‘Bye Bye Chicago’ faces death and friendship in this year’s Chicago Latino Film Festival
The locally produced feature-length film is about a young Colombian college student and the unlikely friendship she shares with an aging Mexican immigrant.
Inspired by immigrants who yearn to one day return to their homeland but never make it back, playwright Roma Díaz and director Enrique Gaona Jr. created “Bye Bye Chicago,” one of this year’s featured Chicago Latino Film Festival selections.
The festival celebrating global Latino short films, documentaries, and full-length features is in its 38th year. “Bye Bye Chicago,” by the first-time filmmaker duo, is making its world premiere at this year’s festival.
The film, starring Roberto Díaz Blanquel and Luisa Franco, was filmed entirely in Chicago, finding its backdrop in Little Village, Pilsen, and Humboldt Park.
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Dalia (Franco) is a young college student from Colombia who befriends her elderly neighbor, Miguel (Díaz Blanquel). Though reluctant at first, lonely Miguel slowly begins to accept what Dalia is offering him: companionship and a sympathetic ear. Dalia finds things they have in common, like his love of music, as he once dreamt of becoming a famous singer in Mexico before coming to Chicago over 30 years ago.
Dalia takes him to his friends’ homes, where they drink beers while reconnecting, catching up, and sharing tales from their youth. Miguel is happy again, as he has no family that he stays in contact with regularly.
Eventually, Miguel and his friends visit their old friend Cuco’s grave. They confront the reality of their impending deaths and even chastise Cuco for leaving them.
The film essentially captures the realities faced by elderly immigrants in Chicago who are lonely: soon, they will die. Many will be buried here, and with their relatives living in faraway countries and their close friends long gone, no one will leave them their flowers.
But at least Miguel has Dalia.
Dalia and Miguel’s characters juxtapose each other in their age and country of origin. Although they are both immigrants, those stories are also very different. While Miguel came with no papers, Dalia came on a student visa to study archaeology.
Their differences make them stronger, and Dalia, who never met her father, is able to connect with Miguel in a way that a father and daughter would.
Eventually Dalia finishes her studies and returns to Colombia. She, too, says “bye bye” to Chicago.
Díaz, who operates Tecolote Theater Company in Little Village, cast the film entirely with actors who have worked with him previously.
When he first arrived in Chicago from Michoacan, Mexico, 23 years ago, Díaz worked doing a little bit of everything with various theater groups around the city. After some of the people he worked with expressed interest in his directing skills, he started Tecolote in 2006.
Since then, Díaz has produced theatrical shows entirely in Spanish all over Chicago.
It was only after securing interest from the actors, Díaz said, that he began working on dialogue for them—a bit of a backwards approach that is commonly executed in independent films.
He made sure to cater each role to the personalities and strengths of the people they were being portrayed by: Díaz Blanquel did spend time as a mariachi singer in the city.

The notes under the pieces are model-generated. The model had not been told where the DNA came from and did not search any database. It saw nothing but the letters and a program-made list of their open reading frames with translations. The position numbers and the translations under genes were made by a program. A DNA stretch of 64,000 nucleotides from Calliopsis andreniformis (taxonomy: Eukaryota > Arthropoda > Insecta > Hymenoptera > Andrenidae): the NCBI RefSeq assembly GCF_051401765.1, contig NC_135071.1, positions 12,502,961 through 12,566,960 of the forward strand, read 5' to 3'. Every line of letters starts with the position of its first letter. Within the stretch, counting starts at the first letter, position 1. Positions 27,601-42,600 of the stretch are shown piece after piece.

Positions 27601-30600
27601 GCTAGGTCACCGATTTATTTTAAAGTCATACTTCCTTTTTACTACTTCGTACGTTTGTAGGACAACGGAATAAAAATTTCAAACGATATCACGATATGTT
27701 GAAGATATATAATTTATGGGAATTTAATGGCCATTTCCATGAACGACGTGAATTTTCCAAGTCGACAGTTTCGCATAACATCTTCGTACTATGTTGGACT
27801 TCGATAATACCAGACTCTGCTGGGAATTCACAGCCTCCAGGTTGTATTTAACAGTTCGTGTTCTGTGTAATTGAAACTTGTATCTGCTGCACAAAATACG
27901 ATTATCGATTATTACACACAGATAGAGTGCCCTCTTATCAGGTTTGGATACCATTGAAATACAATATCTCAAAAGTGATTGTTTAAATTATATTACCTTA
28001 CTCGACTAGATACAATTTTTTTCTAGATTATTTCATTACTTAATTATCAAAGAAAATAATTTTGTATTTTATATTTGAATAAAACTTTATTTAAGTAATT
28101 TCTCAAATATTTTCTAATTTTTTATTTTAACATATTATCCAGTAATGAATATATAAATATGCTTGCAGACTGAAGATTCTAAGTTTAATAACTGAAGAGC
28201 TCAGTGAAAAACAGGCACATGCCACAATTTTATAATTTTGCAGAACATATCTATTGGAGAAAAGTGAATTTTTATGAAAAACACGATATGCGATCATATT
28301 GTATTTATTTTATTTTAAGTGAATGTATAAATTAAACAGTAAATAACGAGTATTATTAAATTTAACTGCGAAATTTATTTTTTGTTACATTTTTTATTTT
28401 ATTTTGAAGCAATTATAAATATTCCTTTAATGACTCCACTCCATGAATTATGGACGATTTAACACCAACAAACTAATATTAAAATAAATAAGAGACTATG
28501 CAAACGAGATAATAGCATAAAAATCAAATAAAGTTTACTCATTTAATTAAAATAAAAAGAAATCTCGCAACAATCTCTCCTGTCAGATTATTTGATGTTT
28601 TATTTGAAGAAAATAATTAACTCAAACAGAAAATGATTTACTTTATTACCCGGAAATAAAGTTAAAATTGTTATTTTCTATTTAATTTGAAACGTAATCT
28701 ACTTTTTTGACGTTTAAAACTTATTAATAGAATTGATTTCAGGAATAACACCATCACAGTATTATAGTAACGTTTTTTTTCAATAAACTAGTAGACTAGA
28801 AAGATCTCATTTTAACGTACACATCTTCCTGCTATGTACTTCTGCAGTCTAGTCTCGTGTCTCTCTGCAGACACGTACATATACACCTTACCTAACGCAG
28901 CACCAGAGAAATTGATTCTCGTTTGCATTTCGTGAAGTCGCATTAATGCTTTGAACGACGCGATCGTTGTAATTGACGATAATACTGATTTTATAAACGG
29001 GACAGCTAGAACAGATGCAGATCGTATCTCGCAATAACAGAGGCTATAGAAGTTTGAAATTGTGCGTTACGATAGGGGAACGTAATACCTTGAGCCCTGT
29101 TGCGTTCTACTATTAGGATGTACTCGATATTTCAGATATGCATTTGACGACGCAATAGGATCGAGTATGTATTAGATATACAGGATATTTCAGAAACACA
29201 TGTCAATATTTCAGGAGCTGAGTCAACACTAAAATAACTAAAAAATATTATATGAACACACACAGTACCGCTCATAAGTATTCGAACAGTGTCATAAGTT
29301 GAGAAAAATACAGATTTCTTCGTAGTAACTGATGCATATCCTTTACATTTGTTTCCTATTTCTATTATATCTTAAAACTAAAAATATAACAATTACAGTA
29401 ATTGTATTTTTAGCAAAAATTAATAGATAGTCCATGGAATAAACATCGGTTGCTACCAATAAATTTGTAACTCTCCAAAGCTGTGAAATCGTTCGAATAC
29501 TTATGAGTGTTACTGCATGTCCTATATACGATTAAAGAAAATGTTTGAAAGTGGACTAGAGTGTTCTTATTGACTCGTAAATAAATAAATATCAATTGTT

“I know some friends that have already … passed away. I talked many times with them and they told me of their desire to return to their country—many of them Mexicans, by the way,” Díaz told the Sun-Times.
The film consists of plenty of long shots that help audiences observe the pair while they share coffee and go on drives together. Much of the cinematography is thanks to director Gaona, 20, a third-year film student at DePaul University.
The filmmakers first met 13 years ago, when Gaona was very young, because their families had grown close in friendship. Gaona had known that Díaz was a playwright, so the cinematographer approached him with a special request: write a script that can be made into a short film.
In writing the script, Díaz thought about the “many friends who come with their dreams” and believe that here they are going to progress, that they are going to have a better life.
“But most importantly, they always had in mind that ‘I want to go back, I am going to go back to my country,’ ” said Díaz.
“Some of them went back and others did not make it, they died. Some were sent to be buried there, but others ended up being buried here. And that is how the story was born— that desire that they wanted to go to be buried in their country or at least that when they died they would be sent there and they did not even achieve that.”
After Díaz finished the script, they realized that his story could instead be made into a feature film. This was in 2019, and they immediately got to work.
When Gaona first saw the script, he was very intrigued. “Although I am not an immigrant, I listen to stories of my parents, my grandparents, my uncles, my aunts, and it is something that I could relate a lot to,” Gaona told the Sun-Times.
From there, Gaona and Díaz were able to hire a crew and even got help from DePaul. Goana’s mother, a stylist, did all of the makeup and costumes for the film.
As many productions around the world came to a halt in March 2020, so did “Bye Bye Chicago,” which was not completed until 2021. The filmmakers are excited to finally share the film’s world premiere with family and friends.
“Bye Bye Chicago” can be seen in-person for its worldwide premiere on Sunday, May 1, at 3:45pm at the Landmark’s Century Centre Cinema in Lincoln Park. It’s available virtually from April 27 to May 1.